2010 The share of 18- to 24-year-olds who earned a high school diploma reached an all-time high of 85% up from 84% in 2007. Among Asians, the number was 92%, whites 90%, blacks 79% and Hispanics 70%. Minority enrollment appeared to be concentrated in the "basic tiers" of higher education, such as community colleges and trade schools. It is not clear whether gains occurred in more selective four-year colleges, which often use affirmative action to promote diversity. A steady rise in the minority population that is expected to make them the new American majority by mid-century. [4]

50% of all Americans over 65 years old are functionally illiterate.
This means they can't read the previous sentence and they can't read the front page of the newspaper.
What can so-called literate adults do?

Can it be Racism, Cultural Confusion and Ignorance? Can it be a Culture of Corruption in Education and Politics?

"Incomprehensible jargon is the hallmark of a profession."
-- Kingman Brewster (1919-1988), diplomat and president of Yale University
Unfortunately, many educated speakers of English are not really proficient in their own language. They become lost when reading structurally complex sentences. Their working vocabularies are depauperate, a deficiency for which they all too often compensate by mastering a discipline-specific jargon which gives the impression of communication without its substance. A complex tool has value only in proportion to the skill of the person operating it.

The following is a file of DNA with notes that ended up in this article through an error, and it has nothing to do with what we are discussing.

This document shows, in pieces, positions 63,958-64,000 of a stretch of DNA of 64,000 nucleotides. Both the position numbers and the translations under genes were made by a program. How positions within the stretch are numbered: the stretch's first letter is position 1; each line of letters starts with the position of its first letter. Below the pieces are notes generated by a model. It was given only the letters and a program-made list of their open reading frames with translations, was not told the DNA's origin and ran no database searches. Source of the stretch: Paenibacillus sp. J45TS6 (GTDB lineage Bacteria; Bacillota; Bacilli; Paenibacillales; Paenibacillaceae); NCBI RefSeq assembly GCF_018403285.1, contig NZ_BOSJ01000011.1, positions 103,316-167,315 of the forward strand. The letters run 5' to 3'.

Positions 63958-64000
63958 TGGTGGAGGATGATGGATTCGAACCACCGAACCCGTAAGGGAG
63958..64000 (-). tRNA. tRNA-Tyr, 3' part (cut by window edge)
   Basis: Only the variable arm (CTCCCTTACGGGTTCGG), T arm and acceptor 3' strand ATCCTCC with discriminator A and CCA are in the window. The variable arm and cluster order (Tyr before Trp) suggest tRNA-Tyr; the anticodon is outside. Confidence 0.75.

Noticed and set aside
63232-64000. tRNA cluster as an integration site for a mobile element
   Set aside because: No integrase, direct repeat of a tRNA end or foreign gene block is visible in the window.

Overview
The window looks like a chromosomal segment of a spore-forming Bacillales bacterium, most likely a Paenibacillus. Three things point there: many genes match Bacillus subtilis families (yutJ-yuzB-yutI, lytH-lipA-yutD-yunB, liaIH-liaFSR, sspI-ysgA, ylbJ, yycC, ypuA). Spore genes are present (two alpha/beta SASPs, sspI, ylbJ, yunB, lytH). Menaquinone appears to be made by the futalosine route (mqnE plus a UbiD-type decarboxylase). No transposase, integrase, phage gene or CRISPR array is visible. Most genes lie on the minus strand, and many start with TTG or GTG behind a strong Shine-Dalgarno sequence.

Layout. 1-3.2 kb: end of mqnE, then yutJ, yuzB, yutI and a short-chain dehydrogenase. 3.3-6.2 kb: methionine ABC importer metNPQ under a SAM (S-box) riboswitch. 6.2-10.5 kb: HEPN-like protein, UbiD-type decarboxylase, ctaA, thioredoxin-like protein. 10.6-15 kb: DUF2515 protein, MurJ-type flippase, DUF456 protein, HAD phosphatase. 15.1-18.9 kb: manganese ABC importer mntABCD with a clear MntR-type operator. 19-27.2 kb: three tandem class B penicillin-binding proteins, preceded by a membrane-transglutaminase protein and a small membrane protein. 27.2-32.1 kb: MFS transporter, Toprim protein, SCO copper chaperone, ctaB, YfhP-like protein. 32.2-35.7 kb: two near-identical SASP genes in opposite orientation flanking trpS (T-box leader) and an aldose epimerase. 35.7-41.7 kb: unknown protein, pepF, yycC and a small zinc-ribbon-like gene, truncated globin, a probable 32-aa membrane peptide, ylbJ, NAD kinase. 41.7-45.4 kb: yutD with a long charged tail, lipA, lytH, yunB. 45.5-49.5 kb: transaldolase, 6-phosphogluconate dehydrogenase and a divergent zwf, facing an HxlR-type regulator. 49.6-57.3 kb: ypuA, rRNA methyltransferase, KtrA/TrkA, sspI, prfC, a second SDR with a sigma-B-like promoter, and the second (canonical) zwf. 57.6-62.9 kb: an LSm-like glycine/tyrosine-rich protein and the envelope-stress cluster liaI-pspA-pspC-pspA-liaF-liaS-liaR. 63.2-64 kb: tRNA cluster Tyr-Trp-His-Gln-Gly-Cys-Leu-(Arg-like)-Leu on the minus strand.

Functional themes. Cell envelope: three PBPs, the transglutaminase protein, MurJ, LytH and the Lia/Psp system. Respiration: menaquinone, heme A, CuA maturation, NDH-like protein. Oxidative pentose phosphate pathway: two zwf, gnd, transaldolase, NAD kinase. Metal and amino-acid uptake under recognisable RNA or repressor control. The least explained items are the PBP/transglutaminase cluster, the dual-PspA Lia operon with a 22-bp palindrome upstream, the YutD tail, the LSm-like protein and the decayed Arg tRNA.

Why the majority of the people don't vote. They can't vote because they can't read, and that is just the way the politicians want it. That functionally illiterate will never learn how much money was made by politicians who failed to teach them how to read and sadly can't vote them out of office.

SCHOOL FOR PROFIT - The Bush Family.

And in spite of all of the millions that have poured into the district for new reading programs since 1998, reading scores for most Fort Worth Texas students have not improved.
School For Profit Scam - By 1994, Dallas entrepreneur Randy Best had made a fortune in investment banking.

That year he decided to branch out. He rounded up investors and, with $3.5 million in hand, founded a for-profit company called Voyager Expanded Learning. One of those investors was Charles Miller, a millionaire friend of George Bush. The Texas governor tapped Miller to lead the statewide task force on school reform. Miller was also a friend of Margaret Spellings, another education advisor who would become secretary of education when Bush became president. Best's most valued political contact, however, was his friend George W. Bush. The Dallas entrepreneur contributed more than $45,000 to Bush's gubernatorial campaign, according to a report by Texans for Public Justice.
Five years into the 21st century, about 40 percent of American children were not proficient readers — that is, able to read fluently, comprehend, and retain knowledge. In Texas that figure is an abysmal 77 percent. Those figures are not from state reading tests such as the TAKS. They come from the National Assessment of Educational Progress, an independent arm of the Department of Education that takes the pulse of the nation's schools each year and looks at trends every five years. Its recent findings indicate that U.S. schools show little “significant difference” in the performance of kids in the early grades since 1992 and literally no differences in the math and reading scores of 17-year-olds over the past 34 years.


University PH.D's have collaborated with publishers and government over the past 100 years and they have been in charge all this time - we have done it their way all this time and this what "they" have delivered . . .
Retired Indiana University (of Pennsylvania) physics professor Donald E. Simanek has assembled considerable data on just who becomes a teacher. Freshman college students who choose education as a major "are on the average, one of the academically weakest groups.

The Decline of Education 1.